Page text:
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March 6th 2021

AS THE 10TH OCTOBER MARKS WORLD MENTAL HEALTH DAY, WE CELEBRATE THE POWER OF BOOKS TO PUT US BACK TOGETHER AGAIN.

Anyone who’s ever curled up with a book on a rainy Sunday morning with a mug of frothy coffee and a duvet will know of the power of books to transport us to all places beautiful.

But there are facts behind why books make us feel good. Did you know that reading puts our brains into the same state as meditation? And that ‘shadow activity’ in the brain can trick our minds into thinking that our bodies are experiencing the same things as the characters we’re reading about? Words are truly powerful: they have the ability to transport us to other worlds, to different times and different communities. And in a year as troubling as 2020, who doesn’t want a spot of escapism?

Speaking of escapism, we are absolutely in love with Jennifer Nansubuga Makumbi’s The First Woman. Set in Uganda, the story follows a girl growing up in a community built on traditional Ugandan feminism and a mythology that places women at the heart of power, way before European feminism had spread its wings. It’s a book of glorious female strength and power and one to nourish any soul lacking in self-confidence. Not to mention that it’s utterly intoxicating and paints a truly vivid picture of place.

Reading is also a brilliant way to build empathy and to combat loneliness. Our brains contain mirror neurons: the parts of our minds which help us find similarity in each other and different situations; so the experience of playing tennis and watching Wimbledon are one and the same thing as far as our brains are concerned. So, every time we pick up a book and meet a new character, we are doing something wonderful for our social needs and can find ourselves feeling less lonely.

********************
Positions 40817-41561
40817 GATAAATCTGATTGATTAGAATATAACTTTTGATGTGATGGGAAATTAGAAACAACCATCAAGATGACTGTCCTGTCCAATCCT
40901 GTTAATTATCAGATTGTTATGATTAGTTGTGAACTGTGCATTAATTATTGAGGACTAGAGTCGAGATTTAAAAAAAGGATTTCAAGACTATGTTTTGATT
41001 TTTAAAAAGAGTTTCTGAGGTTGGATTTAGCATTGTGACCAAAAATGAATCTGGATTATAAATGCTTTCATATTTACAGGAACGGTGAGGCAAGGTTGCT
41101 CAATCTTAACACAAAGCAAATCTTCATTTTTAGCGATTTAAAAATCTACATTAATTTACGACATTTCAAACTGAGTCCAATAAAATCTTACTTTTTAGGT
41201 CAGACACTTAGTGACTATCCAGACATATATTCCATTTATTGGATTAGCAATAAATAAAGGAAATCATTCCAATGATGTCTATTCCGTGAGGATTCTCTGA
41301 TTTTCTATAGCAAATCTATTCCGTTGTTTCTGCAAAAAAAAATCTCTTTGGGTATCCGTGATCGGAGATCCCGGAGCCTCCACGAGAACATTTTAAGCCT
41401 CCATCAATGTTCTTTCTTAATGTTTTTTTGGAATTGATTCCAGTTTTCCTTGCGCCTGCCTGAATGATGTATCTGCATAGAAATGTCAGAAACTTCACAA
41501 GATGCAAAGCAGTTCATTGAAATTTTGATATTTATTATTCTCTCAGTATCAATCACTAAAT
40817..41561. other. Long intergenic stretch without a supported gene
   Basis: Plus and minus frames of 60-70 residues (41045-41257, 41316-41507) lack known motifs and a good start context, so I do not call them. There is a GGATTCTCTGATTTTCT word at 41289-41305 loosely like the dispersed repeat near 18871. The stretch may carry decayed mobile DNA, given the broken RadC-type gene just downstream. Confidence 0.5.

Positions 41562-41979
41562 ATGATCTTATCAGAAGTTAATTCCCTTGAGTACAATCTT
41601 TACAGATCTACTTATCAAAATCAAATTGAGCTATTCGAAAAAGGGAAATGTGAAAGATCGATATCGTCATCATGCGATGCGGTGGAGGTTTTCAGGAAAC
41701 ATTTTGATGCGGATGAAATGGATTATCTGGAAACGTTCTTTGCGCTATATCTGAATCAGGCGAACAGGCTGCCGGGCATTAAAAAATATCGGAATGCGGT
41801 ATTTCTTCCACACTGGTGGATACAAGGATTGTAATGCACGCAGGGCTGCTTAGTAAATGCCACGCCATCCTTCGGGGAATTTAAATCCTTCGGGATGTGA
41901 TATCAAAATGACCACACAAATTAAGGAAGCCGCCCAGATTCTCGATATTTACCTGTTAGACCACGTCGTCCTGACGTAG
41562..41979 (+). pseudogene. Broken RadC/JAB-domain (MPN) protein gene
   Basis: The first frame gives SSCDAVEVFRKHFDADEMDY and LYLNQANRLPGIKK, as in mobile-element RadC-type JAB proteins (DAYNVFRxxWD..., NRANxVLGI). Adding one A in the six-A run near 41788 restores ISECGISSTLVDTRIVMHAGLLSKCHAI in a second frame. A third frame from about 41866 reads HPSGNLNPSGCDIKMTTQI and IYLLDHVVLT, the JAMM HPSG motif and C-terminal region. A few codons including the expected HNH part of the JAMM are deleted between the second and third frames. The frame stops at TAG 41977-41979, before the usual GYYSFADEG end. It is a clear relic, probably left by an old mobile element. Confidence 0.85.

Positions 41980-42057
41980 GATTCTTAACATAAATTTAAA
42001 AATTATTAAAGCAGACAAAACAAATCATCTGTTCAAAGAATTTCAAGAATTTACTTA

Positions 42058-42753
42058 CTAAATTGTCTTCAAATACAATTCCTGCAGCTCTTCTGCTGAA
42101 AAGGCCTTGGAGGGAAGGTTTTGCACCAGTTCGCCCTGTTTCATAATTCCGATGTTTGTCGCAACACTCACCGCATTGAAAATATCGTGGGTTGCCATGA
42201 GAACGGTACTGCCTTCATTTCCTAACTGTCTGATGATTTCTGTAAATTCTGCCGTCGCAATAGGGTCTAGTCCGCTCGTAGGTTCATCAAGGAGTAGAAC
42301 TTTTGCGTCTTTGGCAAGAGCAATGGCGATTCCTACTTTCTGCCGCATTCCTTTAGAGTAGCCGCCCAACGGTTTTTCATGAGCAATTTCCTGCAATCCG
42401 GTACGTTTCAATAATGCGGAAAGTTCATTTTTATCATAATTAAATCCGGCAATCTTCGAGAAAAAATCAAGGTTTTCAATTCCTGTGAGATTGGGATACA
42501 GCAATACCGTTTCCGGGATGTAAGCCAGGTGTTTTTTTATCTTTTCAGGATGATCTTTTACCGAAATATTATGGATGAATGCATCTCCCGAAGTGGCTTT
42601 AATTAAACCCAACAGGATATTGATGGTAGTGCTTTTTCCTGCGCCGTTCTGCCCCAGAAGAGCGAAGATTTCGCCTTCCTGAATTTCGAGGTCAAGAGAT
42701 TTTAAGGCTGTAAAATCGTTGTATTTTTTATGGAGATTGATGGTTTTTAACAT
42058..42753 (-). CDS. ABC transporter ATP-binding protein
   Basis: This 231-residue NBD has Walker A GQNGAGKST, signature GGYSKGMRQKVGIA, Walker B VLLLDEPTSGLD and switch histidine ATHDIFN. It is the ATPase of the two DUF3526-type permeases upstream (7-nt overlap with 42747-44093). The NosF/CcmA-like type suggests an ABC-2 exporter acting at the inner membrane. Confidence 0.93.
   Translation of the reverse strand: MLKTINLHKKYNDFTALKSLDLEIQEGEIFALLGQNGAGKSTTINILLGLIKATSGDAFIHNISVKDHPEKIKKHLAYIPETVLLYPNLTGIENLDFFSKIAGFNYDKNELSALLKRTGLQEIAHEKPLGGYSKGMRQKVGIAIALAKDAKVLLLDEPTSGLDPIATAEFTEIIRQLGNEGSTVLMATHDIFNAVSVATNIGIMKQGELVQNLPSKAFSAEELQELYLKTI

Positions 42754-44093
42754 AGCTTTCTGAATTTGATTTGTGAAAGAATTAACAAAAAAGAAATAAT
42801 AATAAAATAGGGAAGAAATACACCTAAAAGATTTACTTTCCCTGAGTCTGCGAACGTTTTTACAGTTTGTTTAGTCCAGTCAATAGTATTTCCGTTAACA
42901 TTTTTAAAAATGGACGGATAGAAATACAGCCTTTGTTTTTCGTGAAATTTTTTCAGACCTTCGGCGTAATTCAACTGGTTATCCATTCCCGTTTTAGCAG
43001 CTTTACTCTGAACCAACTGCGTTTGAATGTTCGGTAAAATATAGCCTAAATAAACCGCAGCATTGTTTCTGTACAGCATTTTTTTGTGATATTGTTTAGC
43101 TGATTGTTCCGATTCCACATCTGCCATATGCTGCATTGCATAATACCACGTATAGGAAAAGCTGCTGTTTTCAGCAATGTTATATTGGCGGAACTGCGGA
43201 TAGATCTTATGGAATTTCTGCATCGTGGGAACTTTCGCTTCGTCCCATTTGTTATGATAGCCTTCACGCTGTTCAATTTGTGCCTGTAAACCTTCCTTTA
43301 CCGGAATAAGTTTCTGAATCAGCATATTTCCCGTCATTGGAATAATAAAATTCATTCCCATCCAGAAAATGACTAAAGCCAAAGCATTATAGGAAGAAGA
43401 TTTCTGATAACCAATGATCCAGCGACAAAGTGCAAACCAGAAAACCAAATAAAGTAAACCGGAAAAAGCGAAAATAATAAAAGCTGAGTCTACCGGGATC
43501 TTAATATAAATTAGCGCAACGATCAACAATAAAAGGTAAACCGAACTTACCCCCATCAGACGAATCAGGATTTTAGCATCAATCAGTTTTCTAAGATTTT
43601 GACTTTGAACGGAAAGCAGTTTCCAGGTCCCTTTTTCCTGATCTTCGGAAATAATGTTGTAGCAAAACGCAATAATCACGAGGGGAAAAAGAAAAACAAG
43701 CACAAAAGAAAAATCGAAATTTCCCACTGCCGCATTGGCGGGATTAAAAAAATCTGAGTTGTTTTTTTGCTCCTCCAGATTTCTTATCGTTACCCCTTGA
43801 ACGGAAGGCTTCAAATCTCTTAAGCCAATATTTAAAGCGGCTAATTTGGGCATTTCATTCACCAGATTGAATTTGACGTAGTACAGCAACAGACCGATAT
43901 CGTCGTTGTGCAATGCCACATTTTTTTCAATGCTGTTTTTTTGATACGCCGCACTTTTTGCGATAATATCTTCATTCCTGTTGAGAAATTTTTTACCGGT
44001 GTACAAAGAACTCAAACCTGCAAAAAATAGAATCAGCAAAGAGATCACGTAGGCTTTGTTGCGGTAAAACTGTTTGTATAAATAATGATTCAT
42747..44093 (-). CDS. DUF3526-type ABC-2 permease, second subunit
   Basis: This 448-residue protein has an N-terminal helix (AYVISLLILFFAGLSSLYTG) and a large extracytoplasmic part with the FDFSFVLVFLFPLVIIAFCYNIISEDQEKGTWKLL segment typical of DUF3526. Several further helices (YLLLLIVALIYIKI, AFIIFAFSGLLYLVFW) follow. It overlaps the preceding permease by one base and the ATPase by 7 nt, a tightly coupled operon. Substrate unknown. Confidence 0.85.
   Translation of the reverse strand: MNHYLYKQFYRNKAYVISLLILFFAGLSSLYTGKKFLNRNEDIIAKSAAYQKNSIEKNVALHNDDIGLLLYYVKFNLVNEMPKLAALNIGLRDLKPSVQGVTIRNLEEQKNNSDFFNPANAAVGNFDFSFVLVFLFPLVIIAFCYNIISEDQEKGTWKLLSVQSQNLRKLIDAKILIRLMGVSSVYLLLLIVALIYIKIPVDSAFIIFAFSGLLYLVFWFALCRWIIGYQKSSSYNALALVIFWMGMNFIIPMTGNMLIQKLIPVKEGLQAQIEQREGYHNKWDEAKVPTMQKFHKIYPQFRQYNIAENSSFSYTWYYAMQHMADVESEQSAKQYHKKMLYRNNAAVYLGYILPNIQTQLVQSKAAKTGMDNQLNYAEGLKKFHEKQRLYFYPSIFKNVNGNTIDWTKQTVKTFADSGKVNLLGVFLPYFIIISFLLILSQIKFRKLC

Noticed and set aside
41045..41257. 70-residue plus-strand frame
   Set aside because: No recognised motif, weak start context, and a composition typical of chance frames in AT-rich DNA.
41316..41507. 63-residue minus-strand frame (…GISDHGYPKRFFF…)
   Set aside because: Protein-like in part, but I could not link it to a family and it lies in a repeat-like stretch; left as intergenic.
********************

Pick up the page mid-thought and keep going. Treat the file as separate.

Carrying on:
A child who picks up a book and sees someone like them, with the same fears, worries, anxieties, hopes and dreams, will find themselves able to rehearse life in a way that isn’t possible in reality, and to see how different scenarios might play out. We can try on different lives when we read and in doing so, grow our empathy, settle our worries and find hope for a better future. Why not try Today I’m Strong by Nadiya Hussein or Gustavo The Shy Ghost by Flavia Z. Drago if your little ones could do with a safe space to read about and think about mental health? After all, The National Literacy Trust have found that kids who read outside of school are three times more likely to have good mental wellbeing.

Bibliotheraphy – the prescription of books to heal the soul – is something we absolutely adore at LoveMyRead. For October, I’d suggest The Windsor Knot if you need to bring some joy into your life; The Illustrated Child for some child-like wonder at the world a book to break and make your heart again; Should We Fall Behind if you’re feeling angry at the world and want to love your neighbour again; A Life On Our Planet if you’re seeking hope and the answers to climate action; or Loud Black Girls if you want to feel educated, empowered and simply kick-ass.

Taking the time out for a book is the ultimate form of self-care. So in honour of World Mental Health Day, we prescribe for you somewhere snuggly – be it bath, bed, fireside – a beverage of your choice, snacks sweet or salty and one of our brilliant books.

Happy reading!

Vicki & The LoveMyRead Team x

Great books change lives

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